Serum levels and differential expression of CD44 in childhood leukemia and malignant lymphoma: correlation with prognostic criteria and survival.
Tacyildiz N, Cavdar AO, Yavuz G, Gozdasoglu S, Unal E, Ertem U, Duru F, Ikinciogullari A, Babacan E, Kuzu I, Cin S.
Department of Pediatric Oncology, Ankara University Medical School, Turkey
Pediatr Int 2001 Aug;43(4):354-60 Abstract quote
BACKGROUND: The CD44, a cell surface proteoglycan, participates in a variety of function including tumor dissemination and metastasis. However, there are no available data on the prognostic significance of CD44 expression of tumor tissue correlated with serum sCD44 level in childhood leukemias and lymphomas.
METHODS: Serum levels and leukemic cell tumor tissue expression of CD44 were detected in 54 children with acute leukemia and malignant lymphoma. Serum samples were obtained from all patients before treatment and during remission. Twelve age-matched healthy children were included as a control group.
RESULTS: The serum CD44 levels were significantly higher in patients with Hodgkin's disease (HD), non-Hodgkin's lymphoma (NHL), Burkitt's lymphoma (BL) and acute lymphoblastic leukemia (ALL) than those in the control group. The median values were 1627.0, 1336.0, 1318.5, 1730.4, 902.7 ng/mL, respectively, and P<0.001, P<0.01, P<0.01, P<0.05 in comparisons, respectively. However, there was no significant difference between acute myeloid leukemia (AML) and the control group (median values: 900.3 and 902.7 ng/mL, respectively, P>0.05). Serum sCD44 levels significantly declined in HD, NHL and ALL patients who were in complete remission (median values: 684.0, 573.8 and 1101.1 ng/mL, respectively, P<0.05 in each comparison). Patients with HD had higher levels of serum sCD44 and correlated well with higher erythrocyte sedimentation rate (ESR), B-symptoms and advanced-stage disease (P<0.05, P<0.05 and P<0.01, respectively). Expression of CD44 was significantly high in patients with HD and NHL who were in advanced stages of disease. High serum CD44 level was also associated with high tumor tissue expression of CD44 in patients with HD and BL. In addition, patients with higher levels of serum sCD44, had a poorer outcome and survival than those with lower sCD44 levels in HD and NHL groups.
CONCLUSIONS: A high serum sCD44 level and/or tumor tissue expression at diagnosis is associated with poor prognostic criteria and/or unfavorable outcome in childhood leukemias and lymphomas.
CHARACTERIZATION GENERAL VARIANTS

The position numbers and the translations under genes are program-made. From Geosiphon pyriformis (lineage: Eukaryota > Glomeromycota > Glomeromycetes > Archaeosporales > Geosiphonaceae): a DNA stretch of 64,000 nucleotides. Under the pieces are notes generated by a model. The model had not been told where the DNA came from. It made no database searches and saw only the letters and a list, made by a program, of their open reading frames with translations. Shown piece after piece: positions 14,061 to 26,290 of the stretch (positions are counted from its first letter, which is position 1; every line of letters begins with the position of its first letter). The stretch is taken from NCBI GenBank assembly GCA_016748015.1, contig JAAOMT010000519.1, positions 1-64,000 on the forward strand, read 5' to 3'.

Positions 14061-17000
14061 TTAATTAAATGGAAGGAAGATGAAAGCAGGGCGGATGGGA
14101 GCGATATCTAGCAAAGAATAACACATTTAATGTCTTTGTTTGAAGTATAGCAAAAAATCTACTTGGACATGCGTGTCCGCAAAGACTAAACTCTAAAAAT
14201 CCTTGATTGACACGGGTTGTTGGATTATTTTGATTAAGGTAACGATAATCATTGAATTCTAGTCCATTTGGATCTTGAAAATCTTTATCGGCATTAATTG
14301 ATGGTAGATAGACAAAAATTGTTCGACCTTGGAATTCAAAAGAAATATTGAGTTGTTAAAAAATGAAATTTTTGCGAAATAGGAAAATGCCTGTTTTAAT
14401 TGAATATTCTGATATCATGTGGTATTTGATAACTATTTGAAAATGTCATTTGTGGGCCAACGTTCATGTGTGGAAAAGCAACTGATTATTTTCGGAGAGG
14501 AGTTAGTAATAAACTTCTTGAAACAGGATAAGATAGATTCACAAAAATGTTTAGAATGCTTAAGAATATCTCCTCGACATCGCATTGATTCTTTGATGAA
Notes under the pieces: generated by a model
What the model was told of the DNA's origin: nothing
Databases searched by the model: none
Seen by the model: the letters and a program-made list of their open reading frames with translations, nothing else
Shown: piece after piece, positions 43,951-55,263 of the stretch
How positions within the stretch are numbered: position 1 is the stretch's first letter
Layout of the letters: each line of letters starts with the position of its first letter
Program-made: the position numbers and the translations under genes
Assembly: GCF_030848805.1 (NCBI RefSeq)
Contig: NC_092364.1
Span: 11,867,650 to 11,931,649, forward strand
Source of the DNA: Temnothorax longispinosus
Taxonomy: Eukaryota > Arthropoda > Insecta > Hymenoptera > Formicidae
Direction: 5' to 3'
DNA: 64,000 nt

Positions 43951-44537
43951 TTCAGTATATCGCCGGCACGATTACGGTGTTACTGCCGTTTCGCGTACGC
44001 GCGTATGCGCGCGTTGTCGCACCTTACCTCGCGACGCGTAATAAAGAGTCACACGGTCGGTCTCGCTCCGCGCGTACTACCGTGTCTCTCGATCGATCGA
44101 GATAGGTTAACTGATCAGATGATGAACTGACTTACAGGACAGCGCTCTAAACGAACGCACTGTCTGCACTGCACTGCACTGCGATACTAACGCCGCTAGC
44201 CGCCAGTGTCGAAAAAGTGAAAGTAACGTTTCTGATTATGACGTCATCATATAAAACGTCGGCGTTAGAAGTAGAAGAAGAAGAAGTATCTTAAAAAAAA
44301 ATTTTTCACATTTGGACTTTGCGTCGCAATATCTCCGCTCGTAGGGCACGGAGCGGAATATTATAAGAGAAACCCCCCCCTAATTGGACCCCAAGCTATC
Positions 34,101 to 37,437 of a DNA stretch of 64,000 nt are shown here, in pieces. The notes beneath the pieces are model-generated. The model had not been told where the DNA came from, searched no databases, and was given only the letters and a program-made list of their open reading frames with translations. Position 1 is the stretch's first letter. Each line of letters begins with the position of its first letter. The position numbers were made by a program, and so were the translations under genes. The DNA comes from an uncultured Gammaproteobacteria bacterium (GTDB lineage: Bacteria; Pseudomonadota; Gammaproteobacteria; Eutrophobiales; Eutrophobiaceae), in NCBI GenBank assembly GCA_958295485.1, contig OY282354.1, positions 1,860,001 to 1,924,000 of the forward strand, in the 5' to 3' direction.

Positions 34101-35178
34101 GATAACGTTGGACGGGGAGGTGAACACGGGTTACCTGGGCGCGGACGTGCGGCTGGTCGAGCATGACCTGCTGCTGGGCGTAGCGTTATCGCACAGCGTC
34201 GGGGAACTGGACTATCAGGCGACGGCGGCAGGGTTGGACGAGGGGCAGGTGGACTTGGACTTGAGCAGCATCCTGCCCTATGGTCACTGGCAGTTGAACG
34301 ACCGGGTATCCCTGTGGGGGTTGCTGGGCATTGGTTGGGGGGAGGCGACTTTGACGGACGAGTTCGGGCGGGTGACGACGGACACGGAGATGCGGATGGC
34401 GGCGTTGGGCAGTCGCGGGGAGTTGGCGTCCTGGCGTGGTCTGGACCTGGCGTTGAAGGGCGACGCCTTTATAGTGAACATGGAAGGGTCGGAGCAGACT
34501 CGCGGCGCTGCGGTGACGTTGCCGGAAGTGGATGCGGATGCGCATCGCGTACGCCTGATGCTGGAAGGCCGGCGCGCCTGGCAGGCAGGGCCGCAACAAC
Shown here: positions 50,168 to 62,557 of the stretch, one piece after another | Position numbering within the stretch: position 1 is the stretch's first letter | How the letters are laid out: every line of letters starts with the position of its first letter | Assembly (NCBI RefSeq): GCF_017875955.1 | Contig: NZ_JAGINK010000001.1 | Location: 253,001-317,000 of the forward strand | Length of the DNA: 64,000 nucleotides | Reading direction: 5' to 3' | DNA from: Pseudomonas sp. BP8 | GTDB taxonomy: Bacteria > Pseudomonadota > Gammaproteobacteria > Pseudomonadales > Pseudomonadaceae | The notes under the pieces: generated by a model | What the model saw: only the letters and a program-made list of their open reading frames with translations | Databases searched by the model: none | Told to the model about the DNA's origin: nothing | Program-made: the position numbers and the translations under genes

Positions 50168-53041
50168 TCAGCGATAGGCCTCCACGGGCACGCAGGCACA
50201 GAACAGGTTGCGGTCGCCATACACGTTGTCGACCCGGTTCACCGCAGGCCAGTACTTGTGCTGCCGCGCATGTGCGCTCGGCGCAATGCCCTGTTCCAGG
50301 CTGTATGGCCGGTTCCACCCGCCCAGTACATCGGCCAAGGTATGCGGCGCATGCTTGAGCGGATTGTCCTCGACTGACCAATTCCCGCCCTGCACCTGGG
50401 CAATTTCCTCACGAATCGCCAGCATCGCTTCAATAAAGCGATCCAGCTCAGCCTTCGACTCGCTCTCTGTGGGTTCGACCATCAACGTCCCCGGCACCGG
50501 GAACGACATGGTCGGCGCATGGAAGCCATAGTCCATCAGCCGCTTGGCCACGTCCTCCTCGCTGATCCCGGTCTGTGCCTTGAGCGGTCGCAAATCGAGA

Burkitt's lymphoma of the testis: an unusual scrotal mass in childhood.
Leonard MP, Schlegel PN, Crovatto A, Gearhart JP.
Division of Pediatric Urology, James Buchanan Brady Urological Institute, Johns Hopkins Hospital, Baltimore, Maryland.
J Urol 1990 Jan;143(1):104-6 Abstract quote
Burkitt's lymphoma was originally described as a sarcomatous tumor among Ugandan children but it is becoming more prevalent in the United States.
We describe a case of Burkitt's lymphoma that presented as a scrotal mass. The management of Burkitt's lymphoma involving the testis is discussed.
Burkitt's lymphoma presenting as ileocaecal intussusception in systemic lupus erythematosus.
Chang DK, Yoo DH, Kim TH, Kim IS, Jun KY, Park MH, Kim SY.
The Hospital for Rheumatic Diseases, Division of Rheumatology, Hanyang University College of Medicine, Seoul, Korea.
Clin Rheumatol 1999;18(3):253-6 Abstract quote
Patients with systemic lupus erythematosus (SLE) are reported to have an increased risk of malignancy, especially lymphoproliferative disorders.
We decribe the occurrence of ileocaecal intussusception secondary to Burkitt's lymphoma in a patient with SLE. A 23-year-old woman, who had been diagnosed with SLE 2 years ago, developed intermittent abdominal pain with a palpable mass. Computed tomography and a double-contrast barium enema showed a lobulated mass with intussusception at the ileocaecal junction. Right hemicolectomy and splenectomy was performed after histopathological examinations on colonoscopic biopsy revealed Burkitt's lymphoma. Fourteen months after chemotherapy, there is no evidence of recurrence of the Burkitt's lymphoma.